• MLB and the Players’ Union approved changes to the All-Star Game, but nothing of particular substance. Included: DH every season, an extra player (bringing the rosters to 34 with 13 pitchers). The most important change is that pitchers who pitch on the Sunday prior to the All-Star Break will be replaced on the roster with pitchers who have not pitched that day. Overall, some decent changes. Could this be a small enough break that we may see the NL push to adopt the DH full-time as well?
  • Jeff Passan over at Yahoo Sports wrote up a very interesting article about the impact that the new immigration law passed in Arizona could have on baseball at large. I am not sure exactly whether or not this SHOULD be impacting baseball, but it has already started to some extent, as there were protesters at the Cubs-Diamondbacks game in Chicago over the weekend. This is probably an issue that will not be clear of baseball anytime soon.

Tomorrow I will have a month-in-review post up for the recently completed April. It will also include my All-Star teams after one month.

Fantasy Preview – Starting Pitchers Part 1


A note about my rankings: I am assuming a standard scoring league (5×5) with the following categories:

R, HR, RBI, SB, AVG, W, SV, ERA, K, WHIP

Also, I have done a lot of statistical analysis in the past, but I’m not ready to start calculating my own projections statistically. So for me, a lot of this is based entirely on gut feel (which of these 2 players would I want), and looking at previous performance. All statistics are from the 2009 season.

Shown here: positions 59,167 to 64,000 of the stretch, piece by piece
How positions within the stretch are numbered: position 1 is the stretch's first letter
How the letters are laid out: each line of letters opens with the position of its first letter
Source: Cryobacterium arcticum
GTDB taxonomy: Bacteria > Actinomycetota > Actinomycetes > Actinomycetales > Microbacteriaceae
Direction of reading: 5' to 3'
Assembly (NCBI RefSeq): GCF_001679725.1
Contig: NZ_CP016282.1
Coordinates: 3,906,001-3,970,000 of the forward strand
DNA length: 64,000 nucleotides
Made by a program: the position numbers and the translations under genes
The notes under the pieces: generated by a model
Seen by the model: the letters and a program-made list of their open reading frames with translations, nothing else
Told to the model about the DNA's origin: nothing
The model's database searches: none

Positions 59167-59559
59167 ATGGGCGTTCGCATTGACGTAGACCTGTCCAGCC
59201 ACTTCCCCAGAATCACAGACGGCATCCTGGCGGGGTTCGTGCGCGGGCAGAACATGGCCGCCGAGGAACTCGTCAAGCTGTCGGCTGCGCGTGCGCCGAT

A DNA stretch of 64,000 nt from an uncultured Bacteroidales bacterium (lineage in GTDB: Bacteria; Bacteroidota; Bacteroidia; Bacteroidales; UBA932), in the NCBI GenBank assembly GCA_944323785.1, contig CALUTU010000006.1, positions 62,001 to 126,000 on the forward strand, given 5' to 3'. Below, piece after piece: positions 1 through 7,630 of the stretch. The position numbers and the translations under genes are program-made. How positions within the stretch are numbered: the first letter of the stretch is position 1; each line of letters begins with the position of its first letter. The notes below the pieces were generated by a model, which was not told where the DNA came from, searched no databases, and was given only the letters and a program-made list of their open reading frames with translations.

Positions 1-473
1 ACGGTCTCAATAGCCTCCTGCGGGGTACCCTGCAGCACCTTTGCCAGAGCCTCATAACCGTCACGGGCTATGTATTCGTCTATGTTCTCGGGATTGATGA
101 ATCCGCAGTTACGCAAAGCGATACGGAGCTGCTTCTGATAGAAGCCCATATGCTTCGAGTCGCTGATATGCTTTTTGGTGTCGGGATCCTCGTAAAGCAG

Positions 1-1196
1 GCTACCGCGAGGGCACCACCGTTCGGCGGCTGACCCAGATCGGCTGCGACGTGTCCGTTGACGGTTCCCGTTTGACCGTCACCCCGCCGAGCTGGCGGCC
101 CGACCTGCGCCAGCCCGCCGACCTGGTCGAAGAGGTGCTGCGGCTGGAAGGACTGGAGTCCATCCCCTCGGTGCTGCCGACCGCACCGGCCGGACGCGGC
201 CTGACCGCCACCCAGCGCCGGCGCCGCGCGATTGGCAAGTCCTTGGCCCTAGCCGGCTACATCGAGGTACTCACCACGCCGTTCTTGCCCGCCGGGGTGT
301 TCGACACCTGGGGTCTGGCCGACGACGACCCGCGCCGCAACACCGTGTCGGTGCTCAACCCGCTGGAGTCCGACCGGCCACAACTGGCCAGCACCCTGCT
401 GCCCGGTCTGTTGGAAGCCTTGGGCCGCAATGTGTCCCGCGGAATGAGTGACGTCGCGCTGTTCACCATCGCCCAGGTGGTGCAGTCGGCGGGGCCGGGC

My top 25 Starting Pitchers

1. Tim Lincecum – SF
W ERA IP K WHIP
15 2.48 225.1 261 1.047
Lincecum is coming off back-to-back Cy Young Awards, and is still extremely young. The unorthodox delivery will always be of some concern, but he has had success with it to this point, and in staying healthy while using it. He really should have won more than 15 games last season, but you’re not really looking for wins specifically at this point. To me, Lincecum is far and away the best starting pitcher at the start of the season, and could very well end up with a repeat of his 2009 season again in 2010.


2. Roy Halladay – PHI
W ERA IP K WHIP
17 2.79 239 208 1.126
After all the speculation that Halladay would be moved during the 2009 season, it was a small surprise to see him actually moved during the offseason. But I really like what this does for his value for 2010. His lineup is going to provide him with a ton of runs, and Halladay also gets the bonus of getting to face the Nationals and the rest of the National League as opposed to having to face the juggernauts in New York and Boston a half-dozen times. I think he could actually improve on these numbers, and I think he’s going to give Lincecum a run for the money for the Cy Young Award this season.


3. Felix Hernandez – SEA
W ERA IP K WHIP
19 2.49 238.2 217 1.135